|Born||Henry Richard Hall
August 15, 1920
New York City, New York, U.S.
|Died||January 30, 1999
North Hollywood, California, U.S.
|Elsie May Anderson (m. 1940-1944) (divorced)
Leslie Wright (m. 1948-1953) (divorced)
Leah Hall (m. 1966-1999) (his death)
|Children||Reverend Gary Hall & Stevie Hall|
Henry Richard "Huntz" Hall (August 15, 1920 - January 30, 1999) was an American radio, theatrical, and motion picture performer noted primarily for his roles in the "Dead End Kids" movies, such as Angels with Dirty Faces (1938), which gave way to the "Bowery Boys" movie franchise, a prolific and highly successful series of comedies in the 1940s and 1950s.
Hall was born in 1920 in New York City to Joseph Patrick Hall, an Irish immigrant air-conditioner repairman, and his wife Mary Ellen (Mullen). The 14th of 16 children, he was nicknamed "Huntz" because of his Teutonic-looking nose.
He appeared on Broadway in the 1935 production of Dead End, a play written and directed by Sidney Kingsley. Hall was then cast along with the other Dead End Kids in the 1937 film Dead End, directed by William Wyler and starring Humphrey Bogart.
Hall has a cameo in the movie Yankee Doodle Dandy.
In 1943, he appeared in the USN training film "Don't Kill your Friends" as the moronic Ensign Dilbert the Pilot who, because of his carelessness and cavalier attitude, manages to kill a civilian and three servicemen!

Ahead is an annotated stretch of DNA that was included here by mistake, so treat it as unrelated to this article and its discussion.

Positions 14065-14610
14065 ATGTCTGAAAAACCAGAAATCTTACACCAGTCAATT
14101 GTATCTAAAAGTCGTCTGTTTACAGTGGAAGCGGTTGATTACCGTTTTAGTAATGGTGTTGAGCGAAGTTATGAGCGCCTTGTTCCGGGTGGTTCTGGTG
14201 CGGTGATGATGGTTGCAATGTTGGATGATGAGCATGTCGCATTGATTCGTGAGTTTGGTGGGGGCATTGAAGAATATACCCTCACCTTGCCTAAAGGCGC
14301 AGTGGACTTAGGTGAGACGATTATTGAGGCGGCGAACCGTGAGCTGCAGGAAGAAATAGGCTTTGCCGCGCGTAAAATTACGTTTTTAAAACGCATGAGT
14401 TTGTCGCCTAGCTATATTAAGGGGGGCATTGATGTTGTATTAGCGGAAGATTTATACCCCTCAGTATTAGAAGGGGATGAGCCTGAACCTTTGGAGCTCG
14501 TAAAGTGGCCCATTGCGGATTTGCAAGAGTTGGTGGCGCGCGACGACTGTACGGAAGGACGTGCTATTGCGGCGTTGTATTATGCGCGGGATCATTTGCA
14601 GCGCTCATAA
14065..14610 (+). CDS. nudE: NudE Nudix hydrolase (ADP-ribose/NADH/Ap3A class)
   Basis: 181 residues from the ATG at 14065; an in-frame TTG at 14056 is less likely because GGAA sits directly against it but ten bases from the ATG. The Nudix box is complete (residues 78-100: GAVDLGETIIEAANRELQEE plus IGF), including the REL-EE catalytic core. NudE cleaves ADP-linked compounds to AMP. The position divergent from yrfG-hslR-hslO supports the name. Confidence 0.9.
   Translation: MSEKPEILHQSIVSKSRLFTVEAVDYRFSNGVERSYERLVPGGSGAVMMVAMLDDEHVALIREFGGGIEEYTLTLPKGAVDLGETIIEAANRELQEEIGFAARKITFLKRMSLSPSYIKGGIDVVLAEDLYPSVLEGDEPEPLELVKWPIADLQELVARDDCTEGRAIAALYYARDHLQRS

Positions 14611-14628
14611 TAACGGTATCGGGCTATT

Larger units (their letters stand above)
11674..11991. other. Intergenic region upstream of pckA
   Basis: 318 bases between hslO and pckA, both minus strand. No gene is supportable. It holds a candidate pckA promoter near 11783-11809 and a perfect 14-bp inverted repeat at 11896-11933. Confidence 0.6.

In 1948, Hall was arrested for possession of marijuana, but his 1949 trial resulted in a hung jury.
Hall later played the increasingly buffoonish Horace DeBussy "Sach" Jones in 48 "Bowery Boys" films, gaining top billing when his longtime partner, Leo Gorcey, left the series in 1956. Hall and Gorcey reunited in Second Fiddle to a Steel Guitar (1966) and The Phynx (1969).
He also appeared in other films, The Return of Doctor X (1939), including the war film A Walk in the Sun (1945), Gentle Giant (1967), Herbie Rides Again (1974), and The Manchu Eagle Murder Caper Mystery (1975) opposite Gabriel Dell, another former Bowery Boy.
By 1976, Hall drove a brand-new Rolls-Royce. He did not have oil-well investments as has been erroneously reported for years all over the Internet. His son Gary Hall told biographer Jim Manago that his father made up that story for attention. In 1971, he co-starred along with Art Metrano, Jamie Farr and others in a sit-com on American TV, "The Chicago Teddy Bears". His plans to produce a movie series, "The Ghetto Boys" (a take on the "Bowery Boys"), fell through. In 1973, Hall took part in Princess Grace of Monaco's Council for Drug Abuse which was part of the Catholic Office of Drug Education.
He later appeared alongside other Hollywood veteran stars in Won Ton Ton, the Dog Who Saved Hollywood (1976), and in 1977 he played movie mogul Jesse Lasky in Ken Russell's film Valentino. His later films included roles in Gas Pump Girls (1979) and The Escape Artist (1982), the latter of which reunited him again with Gabriel Dell. His final film appearance was in The Ratings Game (1984). He then performed in dinner theater productions before retiring in 1994.
Behind Sach: The Huntz Hall Story by Jim Manago, published by BearManor Media in 2015, is the first biography of Hall.
Henry Richard Hall (Huntz Hall), actor: born New York 15 August 1919; married four times (one son); died Los Angeles 30 January 1999.
Huntz Hall, who for 20 years played the slow-witted sidekick of Leo Gorcey in more than 80 Bowery Boys, Dead End Kids and East Side Kids movies, died on Saturday in Los Angeles. He was 78. The cause was cardiac disease, his family said.